On the Bench
The SC-1250 is a
which means it turns the output voltage on and off very quickly to produce
the musical signal. I
utilized an Audio Control AUX-0025 filter that is designed for use in
testing switching components. It sits between the amplifier output and the
Audio Precision test instrument input. It begins reducing the signal above
20 kHz and rolls off rapidly. Below is a graph showing the frequency
response of a loop through (Audio Precision output connected back to the
input) with and without the AUX-0025 in the circuit. The idea is that
switching amplifiers produce high frequency switching noise above the
audible band that can get into the test circuit and contaminate the results.
It has to be noted that the filter reduces this noise but does not
completely eliminate it.
With the SC-1250 configured for the SC-12
driver, output voltage is restricted to 50 volts RMS. Using an 8 ohm load
(equal to having one SC-12 driver connected), THD+N at 50 volts output was
Using a 4 ohm load (equal to having two SC-12
drivers connected), THD+N was 2.82% at 50 volts RMS output. This is rather
high for a power amplifier within its rated output, but I suspect the noise
component of this number - remember, the measurement is THD plus Noise - is
a large percentage of the total value. In any case, I could not hear whatever
distortion was there at low frequencies. That's what makes switching
amplifiers so useful with subwoofers. They deliver high power and run cool,
which is what a subwoofer needs. Also, note that I have tested several
switching amplifiers, and the tendency is towards higher THD+N than typical A/B
amplifiers, so the THD+N measured here is not unusual.
I was able to get 900 watts RMS with a 50 Hz
sine wave into a 4 ohm load before the amplifier shut down.
The following six graphs were taken by placing
our calibrated microphone 1 foot from the front-firing driver of one
enclosure (the second enclosure was not connected for these tests).
At 20 Hz, I could get a maximum of 95 dB
output. THD+N was 10%. This is an acceptable level of distortion from a 12"
driver at 20 Hz, and lower than I thought it might be. Theoretically, a 6 dB increase in
maximum output will be
obtained with a second enclosure placed near the first one, or 3 dB if the
second enclosure is placed somewhere else in the room.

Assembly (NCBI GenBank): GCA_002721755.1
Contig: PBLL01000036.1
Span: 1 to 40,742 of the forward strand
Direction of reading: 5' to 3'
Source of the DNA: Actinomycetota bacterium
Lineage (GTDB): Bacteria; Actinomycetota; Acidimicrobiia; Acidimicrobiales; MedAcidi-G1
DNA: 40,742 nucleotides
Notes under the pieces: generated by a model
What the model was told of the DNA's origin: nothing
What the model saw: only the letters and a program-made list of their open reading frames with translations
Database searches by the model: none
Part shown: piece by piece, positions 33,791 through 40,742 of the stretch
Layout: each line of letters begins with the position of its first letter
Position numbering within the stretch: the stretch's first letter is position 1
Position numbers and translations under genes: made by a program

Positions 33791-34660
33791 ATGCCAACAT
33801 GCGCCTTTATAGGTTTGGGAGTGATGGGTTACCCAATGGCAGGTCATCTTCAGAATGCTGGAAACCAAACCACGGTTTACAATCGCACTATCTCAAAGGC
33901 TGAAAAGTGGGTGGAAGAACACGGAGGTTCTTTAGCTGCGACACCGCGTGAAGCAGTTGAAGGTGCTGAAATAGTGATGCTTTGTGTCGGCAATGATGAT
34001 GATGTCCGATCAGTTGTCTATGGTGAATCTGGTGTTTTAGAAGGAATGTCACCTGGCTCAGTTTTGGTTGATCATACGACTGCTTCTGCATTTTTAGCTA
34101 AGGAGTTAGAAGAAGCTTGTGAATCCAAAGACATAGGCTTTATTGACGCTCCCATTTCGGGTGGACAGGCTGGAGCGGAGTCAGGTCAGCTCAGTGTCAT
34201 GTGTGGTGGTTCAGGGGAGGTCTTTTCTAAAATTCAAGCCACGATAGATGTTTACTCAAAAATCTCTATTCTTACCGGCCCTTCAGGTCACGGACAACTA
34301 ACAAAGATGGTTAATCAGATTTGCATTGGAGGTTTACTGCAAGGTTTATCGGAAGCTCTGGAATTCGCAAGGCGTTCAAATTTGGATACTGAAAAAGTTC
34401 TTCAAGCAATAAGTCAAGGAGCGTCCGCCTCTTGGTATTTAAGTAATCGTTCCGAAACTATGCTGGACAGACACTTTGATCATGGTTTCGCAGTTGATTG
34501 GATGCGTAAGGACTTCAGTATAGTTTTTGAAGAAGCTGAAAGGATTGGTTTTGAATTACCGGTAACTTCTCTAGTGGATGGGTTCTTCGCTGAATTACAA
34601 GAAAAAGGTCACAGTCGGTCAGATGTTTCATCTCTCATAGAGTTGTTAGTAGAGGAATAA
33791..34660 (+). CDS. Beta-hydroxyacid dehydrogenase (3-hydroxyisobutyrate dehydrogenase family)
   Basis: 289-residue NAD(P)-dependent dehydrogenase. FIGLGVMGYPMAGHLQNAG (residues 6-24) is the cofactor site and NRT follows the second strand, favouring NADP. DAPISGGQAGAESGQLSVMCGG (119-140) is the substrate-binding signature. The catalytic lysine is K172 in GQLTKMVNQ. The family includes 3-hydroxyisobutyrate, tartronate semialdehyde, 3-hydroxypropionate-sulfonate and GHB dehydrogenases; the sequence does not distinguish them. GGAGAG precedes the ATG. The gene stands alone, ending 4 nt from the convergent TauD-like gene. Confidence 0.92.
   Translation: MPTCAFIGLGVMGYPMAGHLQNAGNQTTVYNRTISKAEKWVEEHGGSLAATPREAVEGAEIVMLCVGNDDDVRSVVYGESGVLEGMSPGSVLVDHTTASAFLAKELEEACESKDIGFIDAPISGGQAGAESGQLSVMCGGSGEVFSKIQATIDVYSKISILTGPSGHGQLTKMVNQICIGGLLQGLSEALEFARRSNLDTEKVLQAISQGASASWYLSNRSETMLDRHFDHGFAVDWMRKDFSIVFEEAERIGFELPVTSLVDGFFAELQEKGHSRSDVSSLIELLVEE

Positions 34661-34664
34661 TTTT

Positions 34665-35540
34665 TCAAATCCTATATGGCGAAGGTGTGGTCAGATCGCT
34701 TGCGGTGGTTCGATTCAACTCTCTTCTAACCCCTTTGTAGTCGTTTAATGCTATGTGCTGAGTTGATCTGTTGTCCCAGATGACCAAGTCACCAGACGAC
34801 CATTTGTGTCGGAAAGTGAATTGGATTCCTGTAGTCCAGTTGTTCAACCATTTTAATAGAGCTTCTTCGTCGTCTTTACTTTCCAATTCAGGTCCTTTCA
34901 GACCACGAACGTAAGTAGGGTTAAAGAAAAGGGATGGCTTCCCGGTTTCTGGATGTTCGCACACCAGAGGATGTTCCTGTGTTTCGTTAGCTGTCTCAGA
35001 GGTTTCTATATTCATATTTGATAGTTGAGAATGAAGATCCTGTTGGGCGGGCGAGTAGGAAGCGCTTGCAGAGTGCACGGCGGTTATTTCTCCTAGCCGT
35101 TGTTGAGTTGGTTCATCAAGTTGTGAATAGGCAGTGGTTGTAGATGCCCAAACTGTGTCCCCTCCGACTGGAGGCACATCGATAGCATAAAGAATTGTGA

At 25 Hz and 100 dB output, THD+N was
slightly lower, at 9.1%.
31.5 Hz gave a much lower THD+N.
And, at 40 Hz, even lower.
By 50 Hz, THD+N was very low, at 2%.
80 Hz is a likely crossover point for many
home theater systems, and at this frequency, THD+N was less than 1%.
The impedance of the SC-12 driver is well
above 50 ohms for its general operating range of 20 Hz to 65 Hz. The peak at
70 Hz is due to the enclosure resonant frequency. This high impedance means the
amplifier will never have any problems driving it. Note that this is
reactive impedance, not the DC resistive impedance, which measured 8 ohms.
The reactive impedance is high, in part, because of the huge magnet. When
the voltage is AC, such as 20 Hz, the changing electromagnetic field in the
voice coil, produced by the alternating 20 Hz current, is resisted by the
driver's permanent magnet. Velodyne mentioned to me that they designed the drivers with high impedance
so that several of them could be connected to the single SC-1250 amplifier
The room response was collected using two
enclosures several feet out from the walls, and 6 feet apart. The microphone
was placed midway between them, 1 meter from each driver, pointing between
them, forming a shallow triangle. The crossover in the amplifier was turned
off for the measurement. The response is flat from 40 Hz to 100 Hz and rolls
off below 40 Hz, but appears to stay close to within the spec of 22 Hz to
120 Hz ± 3 dB.
Velodyne has established a fine product line
in the SubContractor SC series of drivers, all operated with the SC-1250
Coupling sealed enclosures with high impedance
drivers insures the bulletproof setup that custom installers will find very
appealing, but most importantly, will deliver deep, tight bass to consumers
that will continue to play, and play, and play.
- John E. Johnson, Jr. -